And then we come to the atheistic worldview, which tells you that your suffering is meaningless. That’s what the honest atheist will tell you. And Richard Dawkins, paraphrasing him, even he has honest moments in his books where he says, in a world of time plus matter plus chance, all we would expect is blind pitiless indifference. Some people are gonna get rich. Some people are gonna get lucky. Some people are gonna get raped. Some people are gonna get killed. And it doesn’t matter. There isn’t any rhyme or reason to it.
And then you look at the Cross of Jesus Christ and what He actually offers.
So truth is indispensable. Suffering is unavoidable.
3. Happiness is not enough
This might work if all you’re looking for is happiness. But we know that happiness is not enough. C. S. Lewis said, “If happiness is all I was looking for, all I would need is a few bottles of Scotch and a few friends.”
Happiness is a feeling. Happiness is something that happens to you based on external events. You change those external events and the feeling will change. And that’s why, yes, we can make ourselves happy by doing very important, meaningful things like being in relationships, loving our friends, helping the unfortunate, raising kids, having good jobs. But we can also make ourselves happy with a decent iced coffee on a hot day. Or in my view, with a few decent pieces of fried chicken.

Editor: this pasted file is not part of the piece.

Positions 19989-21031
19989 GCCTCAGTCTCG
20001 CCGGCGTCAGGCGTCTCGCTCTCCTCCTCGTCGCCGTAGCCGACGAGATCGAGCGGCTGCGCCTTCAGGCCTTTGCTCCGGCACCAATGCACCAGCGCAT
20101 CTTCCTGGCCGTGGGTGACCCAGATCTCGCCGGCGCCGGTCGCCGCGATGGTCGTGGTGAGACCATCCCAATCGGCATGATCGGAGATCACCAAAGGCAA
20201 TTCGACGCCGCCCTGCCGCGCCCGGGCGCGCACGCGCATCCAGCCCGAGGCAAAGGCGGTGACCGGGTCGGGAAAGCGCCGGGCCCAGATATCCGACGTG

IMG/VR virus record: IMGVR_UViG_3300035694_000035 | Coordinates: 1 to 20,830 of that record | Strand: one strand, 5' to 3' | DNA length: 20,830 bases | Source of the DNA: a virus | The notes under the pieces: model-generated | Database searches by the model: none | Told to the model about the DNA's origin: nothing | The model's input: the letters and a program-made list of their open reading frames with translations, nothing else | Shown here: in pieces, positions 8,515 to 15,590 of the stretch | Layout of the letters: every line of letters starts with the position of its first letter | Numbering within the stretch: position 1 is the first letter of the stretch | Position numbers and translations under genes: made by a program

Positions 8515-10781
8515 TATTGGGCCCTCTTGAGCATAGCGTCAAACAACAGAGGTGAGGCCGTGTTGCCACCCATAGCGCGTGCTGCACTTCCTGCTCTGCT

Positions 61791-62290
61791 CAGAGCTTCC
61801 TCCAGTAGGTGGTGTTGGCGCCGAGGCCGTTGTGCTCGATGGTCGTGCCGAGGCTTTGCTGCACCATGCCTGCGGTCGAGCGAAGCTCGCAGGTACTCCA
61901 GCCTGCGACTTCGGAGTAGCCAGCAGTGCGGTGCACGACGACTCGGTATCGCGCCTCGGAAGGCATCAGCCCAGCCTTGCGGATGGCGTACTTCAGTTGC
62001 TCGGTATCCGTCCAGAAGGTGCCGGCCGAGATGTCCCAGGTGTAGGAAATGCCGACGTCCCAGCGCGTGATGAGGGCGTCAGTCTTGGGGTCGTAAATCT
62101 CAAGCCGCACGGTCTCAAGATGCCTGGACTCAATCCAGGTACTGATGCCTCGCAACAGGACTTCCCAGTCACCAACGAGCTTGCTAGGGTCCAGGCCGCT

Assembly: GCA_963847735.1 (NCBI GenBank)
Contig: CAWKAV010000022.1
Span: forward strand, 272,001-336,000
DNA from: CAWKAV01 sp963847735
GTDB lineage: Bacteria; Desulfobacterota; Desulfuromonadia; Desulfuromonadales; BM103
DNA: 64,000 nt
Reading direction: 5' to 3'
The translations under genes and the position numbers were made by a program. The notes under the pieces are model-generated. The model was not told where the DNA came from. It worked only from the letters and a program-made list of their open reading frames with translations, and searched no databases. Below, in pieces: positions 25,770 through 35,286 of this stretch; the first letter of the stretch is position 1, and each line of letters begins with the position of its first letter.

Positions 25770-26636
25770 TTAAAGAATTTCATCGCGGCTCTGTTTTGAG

So, on what basis then would we reduce ourselves so much to make our life’s purpose the pursuit of a feeling that can come from the good smell of bacon or a decent movie or a bowl of ice cream? God looks at us and says this is pathetic.
“You think happiness is why I put you there? Have you reduced your entire purpose just to this feeling? You get this feeling when you just scratch a mosquito bite and it feels good. You think that’s the reason? That’s what you’ve reduced the purpose of your existence to–it’s happiness. It’s pathetic.”
And then He says, “I want to offer you something else. It’s called joy.”
This is what Jesus is talking about when He says that I’ve come so that they can have life and have it to the full. He’s not talking about happiness. He’s talking about joy. Because happiness is something you feel, but joy is something you are.
That’s why people who are walking closely with Jesus, when bad stuff happens—and bad stuff happens to Christians—suffering happens and their happiness level changes. But the joy holds strong. Because they’re anchored. They know that there’s something that’s coming that’s better. They know that there’s redemption on the other side. And they know that even in the midst of suffering, they can hold the hand of a Savior who has suffered for them and is now going to suffer with them.
So people who are walking with Jesus, we call ourselves Christians—we’re just people who are walking with Jesus. The closer we get to know Him, the deeper we go in our relationship with Him, the more we get to access this joy, which once again is not quantitatively different to happiness. It’s qualitatively different.
You Google it and the dictionary will tell you that joy is just a whole lot of happiness. Then you Google happiness, oh it’s a component of joy. It’s self-referential. The world literally doesn’t know how to define the difference between happiness and joy. They don’t know. One point is to the other and back again. You have to go to the Bible. The Judea Christian scriptures. You have to go to the person of Jesus Christ to see the actual difference between happiness and joy.
That’s why you need God. Because truth is indispensable. Suffering is unavoidable. And happiness is not enough.
We go to the person of Jesus Christ. He is the truth. He is the ultimate response to suffering. And He is the eternal source of joy.